activities, parents should be made aware of these activities and any
suggestions for following up at home should be offered.
3. Provide parents (and teachers) with
guidelines for talking with children about violence.
parents to talk with their children and validate their feelings. They
should children’s questions guide what and how much information to
provide, be open to opportunities to talk when children are ready,
honest about their own feelings related to violence, and emphasize
the positive things that child/family/school can do to stay safe. They
should be aware of signs that their child might be in distress, e.g.,
changes in behavior, anxiety, sleep problems, acting out, problems
at school or with academic work. Remind parents and teachers to be
conscious of media exposure and what they say about the event. Limit
television viewing, (be aware if the television is on in common areas).
Developmentally inappropriate information can cause
anxiety or confusion, particularly in young children. Adults also need
to be mindful of the content of conversations that they have with each
other in front of children, even teenagers, and limit their exposure
to vengeful, hateful, and angry comments that might be misunderstood.
student strengths and focus on normal routines and activities.
Most high profile school tragedies will prompt schools to
have some type of public response depending upon the developmental
levels of the students, the school’s history of related events, or
the proximity of the crisis to a community. Only the local school administrators
and community leaders who are aware of the school and student’s history
can judge the extent to which a response is warranted. Where schools
do choose to alter their daily routines to address students concerns,
large or small, it is important to know that one of the best ways for
students to recover from the effects of a tragedy is to maintain or
return to their normal school routines. Normal routines help establish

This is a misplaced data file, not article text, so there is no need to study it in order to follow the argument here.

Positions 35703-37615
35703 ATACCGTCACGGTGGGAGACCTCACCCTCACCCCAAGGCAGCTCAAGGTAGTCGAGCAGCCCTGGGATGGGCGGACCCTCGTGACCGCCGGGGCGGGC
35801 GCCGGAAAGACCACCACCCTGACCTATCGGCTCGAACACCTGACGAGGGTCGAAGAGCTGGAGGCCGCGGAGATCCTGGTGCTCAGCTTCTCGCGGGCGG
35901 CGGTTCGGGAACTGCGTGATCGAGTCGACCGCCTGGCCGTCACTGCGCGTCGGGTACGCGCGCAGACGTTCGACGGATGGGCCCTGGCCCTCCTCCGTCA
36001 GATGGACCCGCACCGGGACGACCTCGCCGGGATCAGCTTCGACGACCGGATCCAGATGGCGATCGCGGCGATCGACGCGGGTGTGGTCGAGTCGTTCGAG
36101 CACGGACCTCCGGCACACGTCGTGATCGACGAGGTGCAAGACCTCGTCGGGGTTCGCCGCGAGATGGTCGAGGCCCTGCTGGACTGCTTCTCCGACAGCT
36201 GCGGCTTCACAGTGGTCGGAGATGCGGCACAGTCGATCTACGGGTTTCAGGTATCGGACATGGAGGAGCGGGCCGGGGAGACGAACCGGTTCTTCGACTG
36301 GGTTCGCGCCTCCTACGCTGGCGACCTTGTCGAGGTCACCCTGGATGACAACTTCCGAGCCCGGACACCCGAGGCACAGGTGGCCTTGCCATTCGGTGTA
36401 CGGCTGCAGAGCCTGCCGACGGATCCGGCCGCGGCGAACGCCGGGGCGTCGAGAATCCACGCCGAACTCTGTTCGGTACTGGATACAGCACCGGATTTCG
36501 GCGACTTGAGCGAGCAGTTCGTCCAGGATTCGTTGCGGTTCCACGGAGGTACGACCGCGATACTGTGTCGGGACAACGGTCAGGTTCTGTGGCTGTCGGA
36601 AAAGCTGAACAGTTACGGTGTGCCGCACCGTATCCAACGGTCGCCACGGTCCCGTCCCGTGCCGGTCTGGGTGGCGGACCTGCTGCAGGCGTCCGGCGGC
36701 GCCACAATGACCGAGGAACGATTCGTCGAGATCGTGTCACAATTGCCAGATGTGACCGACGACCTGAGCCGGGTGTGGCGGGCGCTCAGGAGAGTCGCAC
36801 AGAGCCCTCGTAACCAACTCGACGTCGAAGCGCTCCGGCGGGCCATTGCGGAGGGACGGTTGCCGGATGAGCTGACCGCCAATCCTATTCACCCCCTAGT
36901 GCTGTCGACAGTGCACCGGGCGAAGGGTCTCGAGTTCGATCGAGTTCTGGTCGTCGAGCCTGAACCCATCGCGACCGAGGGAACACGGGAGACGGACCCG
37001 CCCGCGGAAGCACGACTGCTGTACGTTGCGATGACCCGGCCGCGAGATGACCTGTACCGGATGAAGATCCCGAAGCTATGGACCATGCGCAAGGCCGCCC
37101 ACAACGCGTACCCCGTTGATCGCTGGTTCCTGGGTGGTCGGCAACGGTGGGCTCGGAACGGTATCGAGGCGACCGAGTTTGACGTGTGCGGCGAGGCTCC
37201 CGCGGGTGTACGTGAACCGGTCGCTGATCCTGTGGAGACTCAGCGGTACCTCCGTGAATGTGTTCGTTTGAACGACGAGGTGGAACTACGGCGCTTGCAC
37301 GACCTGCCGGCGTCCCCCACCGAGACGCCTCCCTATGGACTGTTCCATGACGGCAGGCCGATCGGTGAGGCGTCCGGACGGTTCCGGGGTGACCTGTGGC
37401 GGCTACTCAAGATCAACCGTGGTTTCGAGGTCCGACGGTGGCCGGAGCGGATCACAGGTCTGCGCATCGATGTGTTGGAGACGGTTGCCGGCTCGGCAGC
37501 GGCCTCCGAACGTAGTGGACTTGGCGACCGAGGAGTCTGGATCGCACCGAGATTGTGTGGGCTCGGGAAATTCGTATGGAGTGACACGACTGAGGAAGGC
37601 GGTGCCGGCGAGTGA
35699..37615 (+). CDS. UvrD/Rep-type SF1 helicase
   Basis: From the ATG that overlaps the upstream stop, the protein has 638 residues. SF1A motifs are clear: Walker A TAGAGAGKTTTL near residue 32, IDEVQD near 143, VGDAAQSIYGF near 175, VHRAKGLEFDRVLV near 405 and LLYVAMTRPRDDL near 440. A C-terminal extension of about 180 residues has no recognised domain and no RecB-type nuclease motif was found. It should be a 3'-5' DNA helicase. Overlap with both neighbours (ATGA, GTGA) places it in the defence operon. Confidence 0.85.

a sense of calm and predictability important to maintaining effective
learning environments. Schools should recognize that depending on the
impact of the event on individuals, not all students will quickly be
able to make these transitions back to the normal routine and that
counseling and psychological services should be available for those
continuing to require some support and guidance
the cultures, traditions, religions and family/community values of
students in any school response.
It is important that schools respect
the values, traditions, beliefs and customs of the students and their
families impacted by the crisis. If outside crisis responders are called
in it is important that they learn about cultural issues, usually through
partnerships and consultation with community members who can share
fundamental guidelines for appropriate interactions. Remember not
everyone processes strong emotions through conversation. Some children
and adults may need to respond through art, poetry, prayer, or activity.
NASP has additional
information for parents and educators on school safety, violence prevention,
children’s trauma reactions, and crisis response at www.nasponline.org.
National Association of School Psychologists, 4340 East West Highway #402, Bethesda, MD 20814, www.nasponline.org